Chapter 4: A Little Morning Research
The Monson librarian looked at him in surprise as she unlocked the door, while he climbed up the last few granite steps.
“Is this a first?” he asked, grinning as she held the door open for him.
She smiled. “It is,” she said, “I’ve never had someone waiting to use the library before.”
“I’m Mason,” he said, extending his hand.
“Julie,” the young woman said, shaking his hand. “Come on in.”
“Thank you,” Mason said.
As the door closed behind them, she asked, “Is there anything that I can help you with today?”
“Well,” Mason said, walking beside her towards the front desk, “I was wondering if you have a local history section.”
“You’re in luck,” Julie said, walking around the desk and taking a key off of a hook hanging on the wall. “We have a large local history section, which I’m sure is a complete surprise to you,” she smiled, “and we have both microfiche and microfilm machines.”
“Excellent,” Mason said.
“May I ask what it is you’re doing research on?” she asked.
He nodded. “Yes,” he said, “I’m doing some research on the Boylan House on Meeting House Road.”
Julie nodded. “Okay. Come on and follow me.”
She walked back around the desk and went to a closed door with a brass plate engraved with the name, “Gunther” upon it.
“This,” she said, fitting the key into the door’s lock, “is the Gunther Room. This is where we keep our local history materials, both published and unpublished work. Monson doesn’t have a historical society, so all of that stuff is in here, too. Letters, maps, journals; all of that good stuff. There’s even a filing cabinet of photographs.”
With that said, she turned the key, and opened the door slowly, taking the key out of the lock as she did so. Julie reached in and turned on the lights.
The room was small, but clean and organized. A large and old reading table with a green shaded brass lamp, dominated the room. Next to it, was an equally ancient reading chair. There was barely any room around the table to get at the shelves that were packed with books of various ages, and neatly-labeled gray manuscript boxes. A pair of sixteen over sixteen windows stood across from the door, letting in the late morning light. They looked out over the Monson cemetery. Row upon row of ancient headstones stood in precise order, with barely an inch or two between the sides of each stone and only a few feet between the rows.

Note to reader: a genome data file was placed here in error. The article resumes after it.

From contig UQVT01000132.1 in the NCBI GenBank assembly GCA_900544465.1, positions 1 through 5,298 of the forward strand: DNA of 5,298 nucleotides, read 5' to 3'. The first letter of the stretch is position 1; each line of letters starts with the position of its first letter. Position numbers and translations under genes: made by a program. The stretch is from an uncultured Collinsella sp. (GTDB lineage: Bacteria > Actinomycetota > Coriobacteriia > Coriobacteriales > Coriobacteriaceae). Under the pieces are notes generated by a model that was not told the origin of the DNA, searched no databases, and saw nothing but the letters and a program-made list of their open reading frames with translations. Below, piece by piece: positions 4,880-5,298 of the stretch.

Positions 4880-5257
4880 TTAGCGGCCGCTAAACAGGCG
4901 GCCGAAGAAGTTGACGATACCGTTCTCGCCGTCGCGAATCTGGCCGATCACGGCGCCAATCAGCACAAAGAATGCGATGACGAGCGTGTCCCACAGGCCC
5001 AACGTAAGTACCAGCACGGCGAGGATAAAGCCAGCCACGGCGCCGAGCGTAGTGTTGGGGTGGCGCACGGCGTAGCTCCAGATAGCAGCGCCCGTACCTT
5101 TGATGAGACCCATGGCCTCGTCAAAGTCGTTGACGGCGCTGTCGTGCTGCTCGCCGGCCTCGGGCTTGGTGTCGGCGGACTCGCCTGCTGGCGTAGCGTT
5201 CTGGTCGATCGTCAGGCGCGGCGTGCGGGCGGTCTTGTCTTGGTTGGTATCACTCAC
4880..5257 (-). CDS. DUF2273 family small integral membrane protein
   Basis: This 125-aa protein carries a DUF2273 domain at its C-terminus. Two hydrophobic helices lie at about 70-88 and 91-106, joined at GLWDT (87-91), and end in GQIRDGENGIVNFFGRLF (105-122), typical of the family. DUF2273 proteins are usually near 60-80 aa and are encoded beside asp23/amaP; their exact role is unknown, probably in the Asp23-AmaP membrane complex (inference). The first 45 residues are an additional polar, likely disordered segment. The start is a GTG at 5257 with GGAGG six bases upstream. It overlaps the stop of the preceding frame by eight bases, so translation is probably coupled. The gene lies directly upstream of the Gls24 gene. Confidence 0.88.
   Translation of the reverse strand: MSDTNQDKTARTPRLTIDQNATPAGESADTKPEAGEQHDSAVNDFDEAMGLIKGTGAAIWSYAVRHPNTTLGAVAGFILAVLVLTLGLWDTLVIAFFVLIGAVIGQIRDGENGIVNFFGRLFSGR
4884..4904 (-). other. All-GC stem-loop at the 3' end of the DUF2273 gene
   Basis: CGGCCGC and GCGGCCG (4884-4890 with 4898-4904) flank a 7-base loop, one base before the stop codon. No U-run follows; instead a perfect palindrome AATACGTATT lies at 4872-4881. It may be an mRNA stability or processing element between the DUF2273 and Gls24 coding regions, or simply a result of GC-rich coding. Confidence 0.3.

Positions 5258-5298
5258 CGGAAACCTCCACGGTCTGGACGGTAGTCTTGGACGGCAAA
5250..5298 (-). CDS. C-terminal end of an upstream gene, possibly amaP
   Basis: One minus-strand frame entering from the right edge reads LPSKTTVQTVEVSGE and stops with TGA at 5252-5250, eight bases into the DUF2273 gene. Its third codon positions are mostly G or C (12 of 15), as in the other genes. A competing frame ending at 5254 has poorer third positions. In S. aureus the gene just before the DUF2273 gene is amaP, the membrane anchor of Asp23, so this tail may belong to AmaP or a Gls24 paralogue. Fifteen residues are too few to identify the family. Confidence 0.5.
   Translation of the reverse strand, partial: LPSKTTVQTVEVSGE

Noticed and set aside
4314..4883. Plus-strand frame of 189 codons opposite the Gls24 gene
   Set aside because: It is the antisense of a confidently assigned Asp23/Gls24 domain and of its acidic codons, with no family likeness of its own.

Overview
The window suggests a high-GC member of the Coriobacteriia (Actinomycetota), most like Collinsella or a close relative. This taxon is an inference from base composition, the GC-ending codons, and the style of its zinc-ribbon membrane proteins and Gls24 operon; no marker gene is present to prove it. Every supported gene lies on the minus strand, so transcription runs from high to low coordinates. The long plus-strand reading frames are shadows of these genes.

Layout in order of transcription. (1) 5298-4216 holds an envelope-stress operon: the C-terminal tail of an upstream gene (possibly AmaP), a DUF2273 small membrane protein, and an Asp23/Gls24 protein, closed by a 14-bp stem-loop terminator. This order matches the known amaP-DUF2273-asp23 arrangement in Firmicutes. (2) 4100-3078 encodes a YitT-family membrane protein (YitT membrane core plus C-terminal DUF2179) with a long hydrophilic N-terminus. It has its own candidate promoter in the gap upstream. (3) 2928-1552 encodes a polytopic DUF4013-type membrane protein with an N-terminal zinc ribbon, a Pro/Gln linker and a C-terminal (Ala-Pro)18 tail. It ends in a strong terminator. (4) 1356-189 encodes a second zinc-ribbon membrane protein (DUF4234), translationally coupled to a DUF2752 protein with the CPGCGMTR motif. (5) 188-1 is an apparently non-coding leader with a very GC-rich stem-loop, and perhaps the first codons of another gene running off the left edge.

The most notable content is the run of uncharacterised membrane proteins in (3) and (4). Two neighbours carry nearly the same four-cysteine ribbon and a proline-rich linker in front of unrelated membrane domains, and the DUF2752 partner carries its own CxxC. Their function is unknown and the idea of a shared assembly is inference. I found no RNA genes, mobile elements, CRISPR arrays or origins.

“We’re open until four,” Julie said, stepping aside so Mason could enter the room. “Don’t worry about your truck,” she smiled. “I’ll give the police a call. My brother’s on duty today, he won’t write a ticket up on someone who’s actually using the library.”
“Thanks,” Mason said, turning to grin at her. “Is there a place that I could make copies, if I needed to? And also, I have a wand scanner, do you mind if I use that?”
“First,” she smiled, “I have a copier, and I can copy whatever you need me to. I’m pretty much caught up on my work, and I just finished a book last night that left me with a book hangover. I can’t start a new one until, at least, after lunch.”
“Understood completely,” Mason laughed.
Her smile widened. “And second, as for the scanner, that won’t be a problem at all. The only thing I ask when you’re using the Gunther Room is that you leave whatever you take off the shelves or out of the filing cabinet, on the reading table. Things get lost easily.”
“They do,” Mason said softly, looking into the room. “They do.”
Chapter 5: Fear of the Unknown
Halloween. 2000. Meeting House Road.
Matthew smoked nervously, a slight shake in his hand each time he brought the Lucky up to his lips. He looked over at Mason, clearly unhappy.
Mason sat on the lowered tailgate of his Dodge, a cup of Dunkin’s coffee in his hands. He looked steadily at his cousin.
“Why the hell are we even here?” Matthew asked, glancing up at the Boylan House.
“We’re waiting for darkness,” Mason answered.